Sentence Examples with the word requisition

A small wooden church, erected by the monk Sergius, and afterwards burned (1391) by the Tatars, stood on the site now occupied by the cathedral of the Trinity, which was built in 1422, and contains the relics of Sergius, as well as ecclesiastic treasures of priceless value and a holy picture which has frequently been brought into requisition in Russian campaigns.

The presbytery fixes the former for specific business; the latter is summoned by the moderator, either on his own initiative or on the requisition of two or more members of presbytery, for the transaction of business which has suddenly emerged.

Urgent messages were sent off to the Commissary von Goethe (the poet), at Weimar for permission to requisition food and firewood.

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His refusal soon after his inauguration to honour the requisition of the governor of Virginia for three persons charged with assisting a slave to escape from Norfolk, provoked retaliatory measures by the Virginia legislature, in which Mississippi and South Carolina soon joined.

He was accused later of having taken part in the massacres of September, but was able to prove that at that time he had been sent by the provisional executive council to Normandy to oversee a requisition of 60,000 men.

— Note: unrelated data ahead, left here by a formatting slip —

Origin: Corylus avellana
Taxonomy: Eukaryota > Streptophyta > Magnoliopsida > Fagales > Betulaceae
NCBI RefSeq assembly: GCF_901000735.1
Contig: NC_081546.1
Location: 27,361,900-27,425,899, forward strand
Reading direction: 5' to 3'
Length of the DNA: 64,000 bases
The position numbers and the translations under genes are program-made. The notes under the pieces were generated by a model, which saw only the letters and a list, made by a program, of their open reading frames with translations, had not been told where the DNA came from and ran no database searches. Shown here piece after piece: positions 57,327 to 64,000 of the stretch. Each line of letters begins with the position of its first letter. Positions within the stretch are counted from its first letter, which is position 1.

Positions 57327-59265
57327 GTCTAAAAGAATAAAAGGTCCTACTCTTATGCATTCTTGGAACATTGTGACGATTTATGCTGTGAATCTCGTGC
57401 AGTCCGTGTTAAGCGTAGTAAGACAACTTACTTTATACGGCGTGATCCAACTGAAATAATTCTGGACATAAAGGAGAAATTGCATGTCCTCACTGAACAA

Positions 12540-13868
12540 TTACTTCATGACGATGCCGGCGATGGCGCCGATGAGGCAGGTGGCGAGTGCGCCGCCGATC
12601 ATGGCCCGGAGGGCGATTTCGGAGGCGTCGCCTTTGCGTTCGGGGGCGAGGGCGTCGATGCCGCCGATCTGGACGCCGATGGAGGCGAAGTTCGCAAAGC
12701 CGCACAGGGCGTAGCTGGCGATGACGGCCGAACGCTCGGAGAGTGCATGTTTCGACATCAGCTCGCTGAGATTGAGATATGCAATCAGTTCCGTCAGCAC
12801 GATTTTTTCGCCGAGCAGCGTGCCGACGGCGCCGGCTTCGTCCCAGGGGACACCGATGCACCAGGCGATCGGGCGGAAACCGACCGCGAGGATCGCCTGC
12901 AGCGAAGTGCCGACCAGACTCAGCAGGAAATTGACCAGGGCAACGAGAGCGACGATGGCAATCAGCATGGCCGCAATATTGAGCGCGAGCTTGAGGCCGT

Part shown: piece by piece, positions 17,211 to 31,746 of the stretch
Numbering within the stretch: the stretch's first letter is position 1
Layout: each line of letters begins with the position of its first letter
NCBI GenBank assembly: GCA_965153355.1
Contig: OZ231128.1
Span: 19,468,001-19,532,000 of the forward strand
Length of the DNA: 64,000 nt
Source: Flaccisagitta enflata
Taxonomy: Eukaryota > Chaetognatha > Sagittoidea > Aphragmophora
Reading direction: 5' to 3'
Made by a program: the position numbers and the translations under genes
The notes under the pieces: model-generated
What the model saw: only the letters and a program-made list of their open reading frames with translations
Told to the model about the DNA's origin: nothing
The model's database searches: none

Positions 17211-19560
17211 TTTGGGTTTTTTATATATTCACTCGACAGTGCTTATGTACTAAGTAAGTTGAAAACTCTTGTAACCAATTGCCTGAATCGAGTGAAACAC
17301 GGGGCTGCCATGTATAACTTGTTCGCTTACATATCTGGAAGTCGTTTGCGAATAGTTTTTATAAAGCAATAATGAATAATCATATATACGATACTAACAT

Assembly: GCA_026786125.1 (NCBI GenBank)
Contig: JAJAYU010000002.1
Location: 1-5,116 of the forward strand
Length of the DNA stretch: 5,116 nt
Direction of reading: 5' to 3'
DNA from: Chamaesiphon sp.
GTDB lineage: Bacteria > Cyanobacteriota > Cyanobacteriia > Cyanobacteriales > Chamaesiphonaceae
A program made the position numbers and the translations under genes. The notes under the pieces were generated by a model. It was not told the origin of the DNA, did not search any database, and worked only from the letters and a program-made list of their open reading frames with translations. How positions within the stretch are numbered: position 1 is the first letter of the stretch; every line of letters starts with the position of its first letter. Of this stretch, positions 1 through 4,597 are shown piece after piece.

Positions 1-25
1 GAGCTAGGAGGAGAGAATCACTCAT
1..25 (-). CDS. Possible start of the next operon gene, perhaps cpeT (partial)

If the troops halt for several days, of course they require either a more densely populated country from which to requisition supplies, or a wider area of cantonments.

The methods in which these are provided are of infinite variety, and any and every part of the flower and of the inflorescence may be called into requisition to supply the adaptation (see Fruit).

The credit of the realization is due, in the first place, to the tsar of Russia, who initiated the Hague Conference of 1899, and, in the second place to Lord Pauncefote (then Sir Julian Pauncefote, British ambassador at Washington), who urged before a committee of the conference the importance of organizing a permanent international court, the service of which should be called into requisition at will, and who also submitted an outline of the mode in which such a court might be formed.

The two species which are farthest removed in structure, the horse and the ass, produce, as is well known, hybrids or mules, which in certain qualities useful to man excel both their progenitors, and in some countries and for certain kinds of work are in greater requisition than either.

The explanation of the fact may partly be that the mechanical and other discoveries of the most ingenious minds among them, when not in constant requisition by later generations, were misunderstood or forgotten, and even in other cases were preserved only as rules of thumb by the craftsmen and experts, who would jealously hide them as secrets of trade.